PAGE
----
IDEAS home Printed from https://ideas.repec.org/
MyIDEAS: Login to save this article or follow this journal

Trade Liberalization, Firm Selection, and Variety Growth

  • Itai Agur

Recent empirical findings indicate that when trade is liberalized both firm selection takes place and product variety increases. Each of these two stylized facts has its own seminal theory. But how can they arise together? This paper presents a model of heterogeneous, multi-variety firms that provides an intuitive explanation. When trade is liberalized efficient foreign exporters enter and push out the least efficient domestic firms. Fewer firms remain in total. But exporters endogenously offer more variety than domestic firms. The entry of variety-rich foreign firms unambiguously dominates the decrease in the number of firms. Thus, total variety increases. Copyright � 2010 Blackwell Publishing Ltd.

If you experience problems downloading a file, check if you have the proper application to view it first. In case of further problems read the IDEAS help page. Note that these files are not on the IDEAS site. Please be patient as the files may be large.

File URL: http://www.blackwell-synergy.com/links/doi/10.1111/j.1467-9396.2010.00886.x
File Function: link to full text
Download Restriction: Access to full text is restricted to subscribers.

As the access to this document is restricted, you may want to look for a different version under "Related research" (further below) or search for a different version of it.

Article provided by Wiley Blackwell in its journal Review of International Economics.

Volume (Year): 18 (2010)
Issue (Month): 3 (08)
Pages: 582-594

as
in new window

Handle: RePEc:bla:reviec:v:18:y:2010:i:3:p:582-594
Contact details of provider: Web page: http://www.blackwellpublishing.com/journal.asp?ref=0965-7576

Order Information: Web: http://www.blackwellpublishing.com/subs.asp?ref=0965-7576

References listed on IDEAS
Please report citation or reference errors to , or , if you are the registered author of the cited work, log in to your RePEc Author Service profile, click on "citations" and make appropriate adjustments.:

as in new window
  1. Andrew B. Bernard & Stephen J. Redding & Peter K. Schott, 2006. "Multi-Product Firms and Trade Liberalization," NBER Working Papers 12782, National Bureau of Economic Research, Inc.
  2. Peter Neary & Carsten Eckel, 2006. "Multi-Product Firms and Flexible Manufacturing in the Global Economy," Economics Series Working Papers 292, University of Oxford, Department of Economics.
  3. Volker Nocke & Stephen Yeaple, 2006. "Globalization and Endogenous Firm Scope," NBER Working Papers 12322, National Bureau of Economic Research, Inc.
  4. Daniel Mirza, 2006. "How Much Does Trade Contribute to Market Structure?," Economica, London School of Economics and Political Science, vol. 73(289), pages 59-74, 02.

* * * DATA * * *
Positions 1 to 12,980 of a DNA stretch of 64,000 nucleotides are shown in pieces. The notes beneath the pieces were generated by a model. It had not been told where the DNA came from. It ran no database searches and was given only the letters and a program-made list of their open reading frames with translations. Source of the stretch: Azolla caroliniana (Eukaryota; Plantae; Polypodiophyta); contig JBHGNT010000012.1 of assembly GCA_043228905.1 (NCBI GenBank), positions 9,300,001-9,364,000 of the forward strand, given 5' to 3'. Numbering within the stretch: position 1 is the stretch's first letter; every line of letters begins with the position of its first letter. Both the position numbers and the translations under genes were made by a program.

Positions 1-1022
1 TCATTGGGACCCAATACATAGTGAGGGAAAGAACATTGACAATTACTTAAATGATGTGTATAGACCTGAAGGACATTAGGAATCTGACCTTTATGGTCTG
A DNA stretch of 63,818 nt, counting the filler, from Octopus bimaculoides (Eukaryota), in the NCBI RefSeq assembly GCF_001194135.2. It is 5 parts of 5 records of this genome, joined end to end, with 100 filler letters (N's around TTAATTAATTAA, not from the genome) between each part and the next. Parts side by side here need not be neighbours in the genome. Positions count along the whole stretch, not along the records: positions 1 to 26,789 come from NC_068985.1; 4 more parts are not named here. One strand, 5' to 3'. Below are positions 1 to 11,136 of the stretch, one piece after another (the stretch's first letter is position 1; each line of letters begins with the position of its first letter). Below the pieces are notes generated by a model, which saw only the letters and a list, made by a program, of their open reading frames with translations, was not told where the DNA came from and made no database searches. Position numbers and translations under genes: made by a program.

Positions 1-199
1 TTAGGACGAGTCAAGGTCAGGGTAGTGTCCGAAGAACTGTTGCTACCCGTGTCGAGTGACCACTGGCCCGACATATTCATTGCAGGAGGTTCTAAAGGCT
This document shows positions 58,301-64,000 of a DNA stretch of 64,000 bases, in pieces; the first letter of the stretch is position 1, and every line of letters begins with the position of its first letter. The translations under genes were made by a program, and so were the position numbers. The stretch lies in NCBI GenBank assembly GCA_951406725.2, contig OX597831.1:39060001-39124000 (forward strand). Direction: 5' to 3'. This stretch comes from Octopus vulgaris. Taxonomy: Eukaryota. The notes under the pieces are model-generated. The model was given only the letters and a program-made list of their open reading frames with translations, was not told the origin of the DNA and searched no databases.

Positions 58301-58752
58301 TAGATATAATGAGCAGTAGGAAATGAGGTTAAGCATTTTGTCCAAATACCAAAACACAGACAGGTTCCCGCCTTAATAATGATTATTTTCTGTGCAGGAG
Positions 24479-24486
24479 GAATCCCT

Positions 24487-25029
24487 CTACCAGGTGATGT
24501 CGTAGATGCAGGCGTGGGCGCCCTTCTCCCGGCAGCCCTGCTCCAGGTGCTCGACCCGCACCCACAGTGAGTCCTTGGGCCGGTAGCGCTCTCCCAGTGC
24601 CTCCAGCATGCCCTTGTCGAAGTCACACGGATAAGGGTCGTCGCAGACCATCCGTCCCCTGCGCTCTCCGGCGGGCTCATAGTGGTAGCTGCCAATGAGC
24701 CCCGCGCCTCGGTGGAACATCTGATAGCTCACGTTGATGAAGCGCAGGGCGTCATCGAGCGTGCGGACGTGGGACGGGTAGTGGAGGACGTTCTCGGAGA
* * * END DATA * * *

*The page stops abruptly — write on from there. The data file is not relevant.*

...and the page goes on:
5. Baldwin, Richard & Forslid, Rikard, 2004. "Trade Liberalization with Heterogenous Firms," CEPR Discussion Papers 4635, C.E.P.R. Discussion Papers.
  6. Maurice Obstfeld & Kenneth S. Rogoff, 1996. "Foundations of International Macroeconomics," MIT Press Books, The MIT Press, edition 1, volume 1, number 0262150476, June.
  7. Krugman, Paul, 1980. "Scale Economies, Product Differentiation, and the Pattern of Trade," American Economic Review, American Economic Association, vol. 70(5), pages 950-59, December.
  8. Ngo Van Long & Horst Raff & Frank Staehler, 2007. "The Effects of Trade Liberalization on Productivity and Welfare: The Role of Firm Heterogeneity, R&D and Market Structure," Working Papers 0710, University of Otago, Department of Economics, revised Jun 2007.
  9. Allanson, Paul & Montagna, Catia, 2005. "Multiproduct firms and market structure: An explorative application to the product life cycle," International Journal of Industrial Organization, Elsevier, vol. 23(7-8), pages 587-597, September.
Full references (including those not matched with items on IDEAS)

This item is not listed on Wikipedia, on a reading list or among the top items on IDEAS.

When requesting a correction, please mention this item's handle: RePEc:bla:reviec:v:18:y:2010:i:3:p:582-594. See general information about how to correct material in RePEc.

For technical questions regarding this item, or to correct its authors, title, abstract, bibliographic or download information, contact: (Wiley-Blackwell Digital Licensing)

or (Christopher F. Baum)

If you have authored this item and are not yet registered with RePEc, we encourage you to do it here. This allows to link your profile to this item. It also allows you to accept potential citations to this item that we are uncertain about.

If references are entirely missing, you can add them using this form.

If the full references list an item that is present in RePEc, but the system did not link to it, you can help with this form.

If you know of missing items citing this one, you can help us creating those links by adding the relevant references in the same way as above, for each refering item. If you are a registered author of this item, you may also want to check the "citations" tab in your profile, as there may be some citations waiting for confirmation.

Please note that corrections may take a couple of weeks to filter through the various RePEc services.

This information is provided to you by IDEAS at the Research Division of the Federal Reserve Bank of St. Louis using RePEc data.